Lake Powell water levels on the rise, fast

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SOUTHERN UTAH -- For years, we've watched the water levels at Utah's favorite recreation lake go up, and mostly down. But this year looks like a banner year for Lake Powell.

Lake Powell is jumping, and it's good news for boaters. But in some places, high water is a big concern and flooding is inevitable.

But boaters will be delighted. Lake Powell will keep on rising, even while huge volumes are gushing out the lower end.

Forecasters had been expecting a good year at Lake Powell from all the snowmelt heading down the Colorado River. But the latest forecast jumped two million acre feet -- enough water to fill an acre, two million feet deep! And that's just the increase over last month's forecast.

"I was surprised that it went that high," said Richard Clayton, a hydraulic engineer with the U.S. Bureau of Reclamation. "I was aware of the snowpack conditions. but I was very surprised that they jumped it up that fast."

In the coming weeks Lake Powell will rise a few inches a day, then nearly a foot a day heading into summer.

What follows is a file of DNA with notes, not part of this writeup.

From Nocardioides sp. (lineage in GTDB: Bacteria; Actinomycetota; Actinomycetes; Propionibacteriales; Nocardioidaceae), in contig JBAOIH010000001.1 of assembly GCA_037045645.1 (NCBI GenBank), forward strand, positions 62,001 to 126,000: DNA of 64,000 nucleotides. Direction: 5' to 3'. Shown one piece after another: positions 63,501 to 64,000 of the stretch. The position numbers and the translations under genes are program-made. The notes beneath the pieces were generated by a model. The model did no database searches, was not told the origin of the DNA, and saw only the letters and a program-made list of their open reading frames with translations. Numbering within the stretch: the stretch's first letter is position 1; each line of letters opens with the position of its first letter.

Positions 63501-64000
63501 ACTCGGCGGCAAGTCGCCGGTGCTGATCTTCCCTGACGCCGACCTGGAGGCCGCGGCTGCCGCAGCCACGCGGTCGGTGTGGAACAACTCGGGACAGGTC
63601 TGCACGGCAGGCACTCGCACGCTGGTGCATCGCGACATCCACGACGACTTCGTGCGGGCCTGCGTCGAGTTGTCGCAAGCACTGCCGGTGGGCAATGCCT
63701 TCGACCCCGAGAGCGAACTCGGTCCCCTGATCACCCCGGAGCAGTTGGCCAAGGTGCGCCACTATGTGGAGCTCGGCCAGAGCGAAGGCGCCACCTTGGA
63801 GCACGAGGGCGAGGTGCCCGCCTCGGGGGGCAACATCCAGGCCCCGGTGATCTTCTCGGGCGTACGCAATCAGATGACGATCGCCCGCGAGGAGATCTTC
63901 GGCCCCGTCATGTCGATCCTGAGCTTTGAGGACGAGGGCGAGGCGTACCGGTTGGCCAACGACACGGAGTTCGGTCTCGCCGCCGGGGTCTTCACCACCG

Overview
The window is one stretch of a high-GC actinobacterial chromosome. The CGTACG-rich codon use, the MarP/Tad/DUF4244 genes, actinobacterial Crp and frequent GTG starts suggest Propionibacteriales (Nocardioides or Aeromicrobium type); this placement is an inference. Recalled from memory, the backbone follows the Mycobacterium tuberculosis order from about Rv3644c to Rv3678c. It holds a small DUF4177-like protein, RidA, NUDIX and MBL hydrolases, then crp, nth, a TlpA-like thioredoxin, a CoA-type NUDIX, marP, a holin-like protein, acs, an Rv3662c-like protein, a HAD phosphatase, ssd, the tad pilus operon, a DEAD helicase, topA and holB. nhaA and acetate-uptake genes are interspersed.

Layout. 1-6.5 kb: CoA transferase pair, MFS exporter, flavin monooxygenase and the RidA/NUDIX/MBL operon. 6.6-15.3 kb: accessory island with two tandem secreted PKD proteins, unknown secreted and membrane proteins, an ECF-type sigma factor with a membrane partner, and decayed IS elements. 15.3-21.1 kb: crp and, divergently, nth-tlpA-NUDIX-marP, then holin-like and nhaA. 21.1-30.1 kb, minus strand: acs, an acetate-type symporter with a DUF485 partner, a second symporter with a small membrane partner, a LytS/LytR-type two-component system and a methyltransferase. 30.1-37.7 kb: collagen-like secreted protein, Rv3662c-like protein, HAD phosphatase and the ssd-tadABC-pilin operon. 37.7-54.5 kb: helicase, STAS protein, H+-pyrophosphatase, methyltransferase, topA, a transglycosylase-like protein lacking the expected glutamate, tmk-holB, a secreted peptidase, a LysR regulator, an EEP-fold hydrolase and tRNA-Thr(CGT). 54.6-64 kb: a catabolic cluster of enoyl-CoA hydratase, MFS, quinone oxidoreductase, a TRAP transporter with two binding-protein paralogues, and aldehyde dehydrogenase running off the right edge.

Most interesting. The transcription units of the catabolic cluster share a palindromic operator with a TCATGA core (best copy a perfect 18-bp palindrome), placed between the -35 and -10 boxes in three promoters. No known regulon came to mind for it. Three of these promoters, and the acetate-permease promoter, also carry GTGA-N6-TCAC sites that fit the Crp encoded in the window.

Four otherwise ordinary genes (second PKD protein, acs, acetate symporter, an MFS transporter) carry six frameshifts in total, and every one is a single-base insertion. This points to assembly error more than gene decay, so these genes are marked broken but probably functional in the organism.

"It will increase maybe 15 feet in the next month, but then it's really going to take off in June," Clayton said.

When the last snow melts, Lake Powell will have risen 50 feet for the year, ending up nearly 25 feet higher than last year.

"Twenty-five feet of additional water will have a big impact on recreation," Clayton said.

Lake Powell would have easily filled this year, but instead it will come up 20 to 30 feet short. That's because the Glen Canyon Dam will be letting out a huge volume.

Under a recent agreement between states, Lake Powell is required to share the wealth with Lake Mead further downriver.

"We have to follow the guidelines, which is considered a fair distribution between the upper and lower basins," Clayton said. "In a year like this, it calls for large releases."

The Glen Canyon Dam will likely continue high-flow releases to Lake Mead for several months, possibly even into the fall.



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